Friday, May 24, 2024

Union govt blocks tweets, YouTube channels sharing BBC documentary on PM Modi

The Union government has ordered social media giants Twitter and YouTube to take down links of a BBC documentary on the 2002 Gujarat Muslim genocide and Prime Minister Narendra Modi, NDTV reported citing people with direct knowledge of the matter.

Many tweets and YouTube videos of the documentary no longer appear. The ministry told Twitter to remove over 50 tweets on the documentary by Britain’s national broadcaster, the people said to the news channel.

This comes two days after India‘s foreign ministry spokesperson Arindam Bagchi had said a “bias”, “lack of objectivity”, and “continuing colonial mindset” is “blatantly visible” in the BBC documentary, terming it a “propaganda piece” meant to push a “discredited narrative.“

On January 17, the first episode of the two-part BBC documentary India: The Modi Question was released. The documentary claimed that a team sent by the UK government to inquire into the Gujarat Muslim genocide 2002 said that Modi, who was then the state’s chief minister, was “directly responsible for a climate of impunity” that led to the anti-Muslim violence. The inquiry team had cited “reliable contacts” as saying that Modi met senior police officers on February 27, 2002, and “ordered them not to intervene” in the rioting, the documentary claimed.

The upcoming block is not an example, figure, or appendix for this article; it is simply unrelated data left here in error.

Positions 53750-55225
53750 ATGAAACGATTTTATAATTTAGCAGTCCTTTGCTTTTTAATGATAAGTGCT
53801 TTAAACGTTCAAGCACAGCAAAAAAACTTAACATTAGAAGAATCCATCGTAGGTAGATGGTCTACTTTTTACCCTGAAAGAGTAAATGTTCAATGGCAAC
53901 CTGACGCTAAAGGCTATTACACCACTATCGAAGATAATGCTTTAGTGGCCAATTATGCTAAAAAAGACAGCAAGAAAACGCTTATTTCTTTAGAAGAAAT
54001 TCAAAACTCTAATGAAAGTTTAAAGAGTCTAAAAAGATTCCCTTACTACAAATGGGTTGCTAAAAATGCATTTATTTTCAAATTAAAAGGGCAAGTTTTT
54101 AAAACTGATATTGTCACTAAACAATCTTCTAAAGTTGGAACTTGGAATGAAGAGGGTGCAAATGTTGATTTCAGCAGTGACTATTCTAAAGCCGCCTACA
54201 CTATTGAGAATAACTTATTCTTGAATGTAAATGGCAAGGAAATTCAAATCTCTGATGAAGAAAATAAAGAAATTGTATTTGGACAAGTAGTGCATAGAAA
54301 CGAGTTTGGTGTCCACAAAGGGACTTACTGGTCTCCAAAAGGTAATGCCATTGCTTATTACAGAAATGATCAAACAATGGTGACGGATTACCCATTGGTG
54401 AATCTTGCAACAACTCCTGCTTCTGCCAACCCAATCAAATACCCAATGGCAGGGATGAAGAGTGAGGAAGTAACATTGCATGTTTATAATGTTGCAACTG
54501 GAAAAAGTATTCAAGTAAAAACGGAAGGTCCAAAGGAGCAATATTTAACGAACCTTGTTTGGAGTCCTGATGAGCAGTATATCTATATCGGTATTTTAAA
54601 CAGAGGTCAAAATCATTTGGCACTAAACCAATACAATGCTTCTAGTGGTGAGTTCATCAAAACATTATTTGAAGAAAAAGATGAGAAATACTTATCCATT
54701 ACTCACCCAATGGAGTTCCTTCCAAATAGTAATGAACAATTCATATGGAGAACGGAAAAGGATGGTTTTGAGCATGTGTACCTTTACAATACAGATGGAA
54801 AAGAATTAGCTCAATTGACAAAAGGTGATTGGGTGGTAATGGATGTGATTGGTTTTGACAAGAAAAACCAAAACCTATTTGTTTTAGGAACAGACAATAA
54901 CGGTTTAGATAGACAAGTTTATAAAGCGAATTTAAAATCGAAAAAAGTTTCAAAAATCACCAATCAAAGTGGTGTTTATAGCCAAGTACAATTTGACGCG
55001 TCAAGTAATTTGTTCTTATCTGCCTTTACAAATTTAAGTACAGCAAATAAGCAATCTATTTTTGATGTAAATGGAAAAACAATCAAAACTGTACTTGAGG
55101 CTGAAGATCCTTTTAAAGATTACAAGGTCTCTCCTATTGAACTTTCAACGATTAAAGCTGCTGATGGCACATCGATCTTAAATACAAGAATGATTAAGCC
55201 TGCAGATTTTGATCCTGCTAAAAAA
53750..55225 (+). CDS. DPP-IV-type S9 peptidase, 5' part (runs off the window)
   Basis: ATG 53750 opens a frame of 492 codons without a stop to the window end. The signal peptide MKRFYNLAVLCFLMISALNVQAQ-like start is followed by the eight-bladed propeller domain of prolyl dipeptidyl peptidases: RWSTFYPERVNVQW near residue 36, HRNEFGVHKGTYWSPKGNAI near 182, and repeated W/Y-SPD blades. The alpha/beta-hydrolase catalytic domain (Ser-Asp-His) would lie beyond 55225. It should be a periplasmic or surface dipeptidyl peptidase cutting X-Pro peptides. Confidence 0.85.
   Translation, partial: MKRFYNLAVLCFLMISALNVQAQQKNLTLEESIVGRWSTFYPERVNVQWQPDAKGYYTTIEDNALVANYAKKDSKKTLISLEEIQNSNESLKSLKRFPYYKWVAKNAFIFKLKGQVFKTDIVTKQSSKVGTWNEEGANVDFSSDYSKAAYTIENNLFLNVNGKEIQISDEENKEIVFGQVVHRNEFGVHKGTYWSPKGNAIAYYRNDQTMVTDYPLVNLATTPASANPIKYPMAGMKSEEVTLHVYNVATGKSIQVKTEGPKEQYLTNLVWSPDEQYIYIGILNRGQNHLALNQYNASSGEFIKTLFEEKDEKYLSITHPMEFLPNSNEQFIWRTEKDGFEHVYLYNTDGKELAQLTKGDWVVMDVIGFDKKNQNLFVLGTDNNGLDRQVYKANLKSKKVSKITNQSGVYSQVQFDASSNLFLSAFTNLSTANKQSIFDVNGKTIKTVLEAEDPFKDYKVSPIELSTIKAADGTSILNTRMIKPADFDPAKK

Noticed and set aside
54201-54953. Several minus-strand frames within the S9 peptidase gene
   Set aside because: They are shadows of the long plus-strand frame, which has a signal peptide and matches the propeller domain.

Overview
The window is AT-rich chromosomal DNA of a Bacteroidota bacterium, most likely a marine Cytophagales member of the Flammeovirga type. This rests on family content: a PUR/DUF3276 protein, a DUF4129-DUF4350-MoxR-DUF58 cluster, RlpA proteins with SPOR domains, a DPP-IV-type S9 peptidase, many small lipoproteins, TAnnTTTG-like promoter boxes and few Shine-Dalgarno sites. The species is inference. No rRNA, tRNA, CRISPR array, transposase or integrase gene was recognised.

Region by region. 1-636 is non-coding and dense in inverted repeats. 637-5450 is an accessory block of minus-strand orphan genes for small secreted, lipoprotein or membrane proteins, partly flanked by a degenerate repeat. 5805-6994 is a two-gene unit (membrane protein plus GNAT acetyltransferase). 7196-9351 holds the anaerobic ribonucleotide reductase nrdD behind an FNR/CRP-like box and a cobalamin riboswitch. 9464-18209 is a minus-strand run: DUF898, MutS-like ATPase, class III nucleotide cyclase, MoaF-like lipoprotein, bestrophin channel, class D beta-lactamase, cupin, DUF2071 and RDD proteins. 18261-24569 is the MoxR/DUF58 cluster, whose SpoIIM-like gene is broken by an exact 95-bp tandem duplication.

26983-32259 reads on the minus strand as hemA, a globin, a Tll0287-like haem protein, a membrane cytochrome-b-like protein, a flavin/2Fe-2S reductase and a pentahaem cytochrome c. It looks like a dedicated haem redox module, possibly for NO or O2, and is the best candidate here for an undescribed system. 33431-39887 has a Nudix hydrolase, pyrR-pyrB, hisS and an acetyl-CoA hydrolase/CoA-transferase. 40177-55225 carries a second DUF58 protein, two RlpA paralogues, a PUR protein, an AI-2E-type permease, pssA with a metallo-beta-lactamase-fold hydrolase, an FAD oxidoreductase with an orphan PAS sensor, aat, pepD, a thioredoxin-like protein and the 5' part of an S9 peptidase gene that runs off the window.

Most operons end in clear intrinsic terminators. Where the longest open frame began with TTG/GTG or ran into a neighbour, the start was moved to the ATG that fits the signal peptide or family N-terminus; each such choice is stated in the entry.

The first part of the documentary was released on January 17 and removed from YouTube a day later while the second part of the documentary, which examines the Modi government’s track record following his re-election in 2019, will be released on January 24.

Trinamool Congress MP Derek O’Brien said today that Twitter deleted his post on the documentary citing legal obligations.

O’Brien had on Thursday posted a tweet with a YouTube link to the documentary. He had described the film as chilling and deeply researched, and said that it showed Narendra Modi’s hatred for minorities.

Twitter withheld the post for users in India, and said that it did so in response to a legal demand.

O’Brien said that this was an instance of censorship, and described the reason cited by Twitter as flimsy.

“Opposition will continue to fight the good fight,” he said.

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